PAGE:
NYSCI is a leader in the science museum field, recognized for its highly regarded exhibitions, programs, and products, all of which are informed by strategies of engagement called Design, Make, Play. The defining characteristics of Design, Make, Play — open-ended exploration, imaginative learning, personal relevance, deep engagement, and delight — are the ingredients that inspire passionate science, technology, engineering, and mathematics (STEM) learners. NYSCI engages diverse communities of learners, particularly young people, in STEM, by fostering the excitement of self-directed exploration and by tapping into the joy of learning intrinsic in young people’s play. Our transformative model for STEM exploration invites broad participation and makes engagement and learning irresistible.

NYSCI has approximately 120 full-time and over 180 part-time staff members.

About the Position

To increase student learning, new reform initiatives are emphasizing connections between and among STEM (science, technology, engineering and math) subjects. But there has been little research on how best to integrate the subjects or what factors would make this approach most successful.

A new report released by the National Academy of Engineering and National Research Council reviews this issue and offers recommendations for a research agenda to advance our understanding of integrated STEM education. NYSCI President and CEO Margaret Honey, who co-wrote the report, said “the potential for fostering the natural connections among the four STEM subjects for the benefit of students is exciting. By guiding the future efforts of teachers, practitioners and others who are focused on STEM education, this report can help improve integrated approaches to STEM learning.”

 

Background

Since its founding at the 1964-65 New York World’s Fair, the New York Hall of Science (NYSCI) has inspired millions of people—children, teachers, and families– by offering creative, participatory ways to learn and encouraging people to explore their curiosity and nurture their creativity. Located in Queens, the most ethnically diverse county in the country, NYSCI welcomes 500,000 visitors each year and serves thousands more through outreach in schools, teacher professional development, and participation in a variety of public events and research initiatives.

NYSCI is a leader in the science museum field, recognized for its highly regarded exhibitions, programs, and products, all of which are informed by strategies of engagement called Design, Make, Play. The defining characteristics of Design, Make, Play — open-ended exploration, imaginative learning, personal relevance, deep engagement, and delight — are the ingredients that inspire passionate science, technology, engineering, and mathematics (STEM) learners. NYSCI engages diverse communities of learners, particularly young people, in STEM, by fostering the excitement of self-directed exploration and by tapping into the joy of learning intrinsic in young people’s play. Our transformative model for STEM exploration invites broad participation and makes engagement and learning irresistible.

NYSCI has approximately 120 full-time and over 180 part-time staff members.

About the Position

 

The NYSCI Archive: Rediscovering 50 years of stories about a science museum and its City.

Background

Since its founding at the 1964-65 New York World’s Fair, the New York Hall of Science (NYSCI) has inspired millions of people—children, teachers, and families– by offering creative, participatory ways to learn and encouraging people to explore their curiosity and nurture their creativity. Located in Queens, the most ethnically diverse county in the country, NYSCI welcomes 500,000 visitors each year and serves thousands more through outreach in schools, teacher professional development, and participation in a variety of public events and research initiatives.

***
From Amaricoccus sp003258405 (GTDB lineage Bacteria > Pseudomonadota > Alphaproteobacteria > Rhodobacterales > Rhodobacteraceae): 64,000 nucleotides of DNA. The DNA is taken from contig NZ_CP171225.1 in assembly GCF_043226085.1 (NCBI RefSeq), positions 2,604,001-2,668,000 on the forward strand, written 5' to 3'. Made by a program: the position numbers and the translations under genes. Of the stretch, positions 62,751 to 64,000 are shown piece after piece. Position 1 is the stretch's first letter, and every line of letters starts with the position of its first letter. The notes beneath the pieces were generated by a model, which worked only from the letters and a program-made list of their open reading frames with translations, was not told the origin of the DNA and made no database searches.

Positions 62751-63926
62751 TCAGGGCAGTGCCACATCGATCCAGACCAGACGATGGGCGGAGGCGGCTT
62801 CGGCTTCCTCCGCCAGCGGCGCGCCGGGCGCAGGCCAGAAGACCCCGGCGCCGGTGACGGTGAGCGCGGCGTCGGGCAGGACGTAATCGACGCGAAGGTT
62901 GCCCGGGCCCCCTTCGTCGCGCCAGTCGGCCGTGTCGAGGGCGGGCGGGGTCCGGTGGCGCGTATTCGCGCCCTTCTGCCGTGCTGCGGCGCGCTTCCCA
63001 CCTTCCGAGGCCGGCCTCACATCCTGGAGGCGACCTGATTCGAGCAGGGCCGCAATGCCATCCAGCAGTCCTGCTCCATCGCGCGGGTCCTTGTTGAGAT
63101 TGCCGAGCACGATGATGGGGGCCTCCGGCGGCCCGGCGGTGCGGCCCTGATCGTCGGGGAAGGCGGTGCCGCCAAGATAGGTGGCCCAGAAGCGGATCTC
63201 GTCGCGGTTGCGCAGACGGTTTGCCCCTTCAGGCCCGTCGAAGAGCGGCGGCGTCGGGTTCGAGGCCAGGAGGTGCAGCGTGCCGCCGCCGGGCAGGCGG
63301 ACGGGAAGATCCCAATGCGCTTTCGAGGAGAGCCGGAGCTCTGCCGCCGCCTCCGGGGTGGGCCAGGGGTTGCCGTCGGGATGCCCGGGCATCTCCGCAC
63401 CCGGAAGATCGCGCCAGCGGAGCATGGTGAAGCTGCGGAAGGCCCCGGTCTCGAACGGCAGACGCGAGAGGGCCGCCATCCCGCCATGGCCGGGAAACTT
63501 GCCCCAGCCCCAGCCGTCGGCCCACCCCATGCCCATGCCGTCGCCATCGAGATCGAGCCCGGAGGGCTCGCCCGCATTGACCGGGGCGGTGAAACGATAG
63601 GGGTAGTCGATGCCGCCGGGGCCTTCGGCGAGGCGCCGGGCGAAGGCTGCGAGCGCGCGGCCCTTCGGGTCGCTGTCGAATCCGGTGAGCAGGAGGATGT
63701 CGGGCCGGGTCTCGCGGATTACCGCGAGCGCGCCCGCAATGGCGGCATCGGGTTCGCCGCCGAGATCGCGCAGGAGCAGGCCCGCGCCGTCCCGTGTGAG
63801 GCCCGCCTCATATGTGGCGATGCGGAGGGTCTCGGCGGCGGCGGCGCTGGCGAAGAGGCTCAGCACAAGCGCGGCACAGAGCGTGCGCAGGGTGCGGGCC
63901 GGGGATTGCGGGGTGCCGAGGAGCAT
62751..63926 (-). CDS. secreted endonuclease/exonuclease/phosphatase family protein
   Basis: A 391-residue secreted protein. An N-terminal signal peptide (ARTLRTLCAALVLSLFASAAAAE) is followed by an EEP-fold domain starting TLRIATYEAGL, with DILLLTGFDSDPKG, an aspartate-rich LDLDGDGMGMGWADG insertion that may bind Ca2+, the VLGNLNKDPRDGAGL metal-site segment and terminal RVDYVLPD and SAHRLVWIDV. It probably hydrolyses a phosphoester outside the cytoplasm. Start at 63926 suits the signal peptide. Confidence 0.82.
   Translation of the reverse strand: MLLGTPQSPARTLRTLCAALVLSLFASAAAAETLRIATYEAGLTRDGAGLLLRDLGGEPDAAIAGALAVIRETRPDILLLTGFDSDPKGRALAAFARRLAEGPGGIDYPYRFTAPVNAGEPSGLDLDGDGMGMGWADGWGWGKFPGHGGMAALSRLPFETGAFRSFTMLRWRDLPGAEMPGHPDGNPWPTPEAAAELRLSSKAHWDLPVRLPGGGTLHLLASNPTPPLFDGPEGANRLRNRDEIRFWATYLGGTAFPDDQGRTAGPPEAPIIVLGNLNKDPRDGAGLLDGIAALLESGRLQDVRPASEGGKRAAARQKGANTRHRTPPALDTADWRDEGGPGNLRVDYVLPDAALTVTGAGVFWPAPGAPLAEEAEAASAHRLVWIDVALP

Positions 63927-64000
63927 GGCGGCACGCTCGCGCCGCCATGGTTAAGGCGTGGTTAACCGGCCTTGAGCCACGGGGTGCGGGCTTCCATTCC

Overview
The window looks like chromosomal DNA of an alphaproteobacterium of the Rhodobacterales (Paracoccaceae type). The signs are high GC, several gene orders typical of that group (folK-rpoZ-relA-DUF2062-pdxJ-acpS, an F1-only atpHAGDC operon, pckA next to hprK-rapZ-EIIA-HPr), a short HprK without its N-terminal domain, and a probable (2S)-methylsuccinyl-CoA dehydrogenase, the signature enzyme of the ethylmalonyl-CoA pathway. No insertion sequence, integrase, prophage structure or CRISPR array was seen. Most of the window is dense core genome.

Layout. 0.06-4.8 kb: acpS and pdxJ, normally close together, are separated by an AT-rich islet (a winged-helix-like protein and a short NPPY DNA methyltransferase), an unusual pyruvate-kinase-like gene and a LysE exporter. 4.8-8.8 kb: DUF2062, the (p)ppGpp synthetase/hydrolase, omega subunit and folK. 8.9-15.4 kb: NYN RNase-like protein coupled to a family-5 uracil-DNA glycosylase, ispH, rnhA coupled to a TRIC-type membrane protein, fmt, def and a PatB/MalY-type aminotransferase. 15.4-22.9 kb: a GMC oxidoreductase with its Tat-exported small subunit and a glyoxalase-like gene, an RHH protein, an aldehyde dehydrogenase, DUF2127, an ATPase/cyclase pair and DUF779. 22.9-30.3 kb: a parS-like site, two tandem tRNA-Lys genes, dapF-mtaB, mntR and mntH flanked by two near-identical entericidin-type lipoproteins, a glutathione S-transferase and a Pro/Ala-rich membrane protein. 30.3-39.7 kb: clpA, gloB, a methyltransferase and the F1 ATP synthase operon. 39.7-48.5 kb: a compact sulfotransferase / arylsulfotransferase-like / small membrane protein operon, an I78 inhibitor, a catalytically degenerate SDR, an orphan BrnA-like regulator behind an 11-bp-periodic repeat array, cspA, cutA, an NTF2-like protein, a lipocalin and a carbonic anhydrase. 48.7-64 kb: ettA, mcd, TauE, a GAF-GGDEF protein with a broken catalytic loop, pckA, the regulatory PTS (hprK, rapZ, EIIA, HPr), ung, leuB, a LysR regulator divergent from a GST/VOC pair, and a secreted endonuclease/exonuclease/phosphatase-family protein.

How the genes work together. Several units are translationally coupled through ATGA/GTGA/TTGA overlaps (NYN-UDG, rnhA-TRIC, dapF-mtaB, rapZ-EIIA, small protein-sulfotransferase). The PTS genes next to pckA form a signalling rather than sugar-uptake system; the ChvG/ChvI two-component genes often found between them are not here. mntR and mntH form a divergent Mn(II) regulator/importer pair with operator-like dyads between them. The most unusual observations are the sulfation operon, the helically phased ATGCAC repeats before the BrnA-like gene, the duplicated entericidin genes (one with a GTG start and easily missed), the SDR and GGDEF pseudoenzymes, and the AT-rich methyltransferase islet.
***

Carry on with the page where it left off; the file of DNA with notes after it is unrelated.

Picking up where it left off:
NYSCI is a leader in the science museum field, recognized for its highly regarded exhibitions, programs, and products, all of which are informed by strategies of engagement called Design, Make, Play. The defining characteristics of Design, Make, Play — open-ended exploration, imaginative learning, personal relevance, deep engagement, and delight — are the ingredients that inspire passionate science, technology, engineering, and mathematics (STEM) learners. NYSCI engages diverse communities of learners, particularly young people, in STEM, by fostering the excitement of self-directed exploration and by tapping into the joy of learning intrinsic in young people’s play. Our transformative model for STEM exploration invites broad participation and makes engagement and learning irresistible.

NYSCI has approximately 120 full-time and over 180 part-time staff members.

About the Position

Formative Fish Tests

The first focus test on January 31st asked visitors at the museum:

  • Gender
  • Age
  1. Which 5 animal designs do you like the best?
  2. If you were fishing, which 5 animals would you be most upset to catch?
  3. Which animals shown exist in real life? Pick all that apply.

 

On the table in front of the visitors were the following pictures of 56 animals:

 

 

A total number of 24 children were surveyed (18 females, 6 males) with an average age of 11. From the data collected, several animals were excluded from the next focus test.

 

For the second focus test on February 6th, it was decided to survey the children in a different, more hands-on way. Poker chips of different colors were used to answer preference questions about the fish.

 

The second focus test asked the visitors at the museum to:

  1. Put a white poker chip on the animals you would like to see in an aquarium.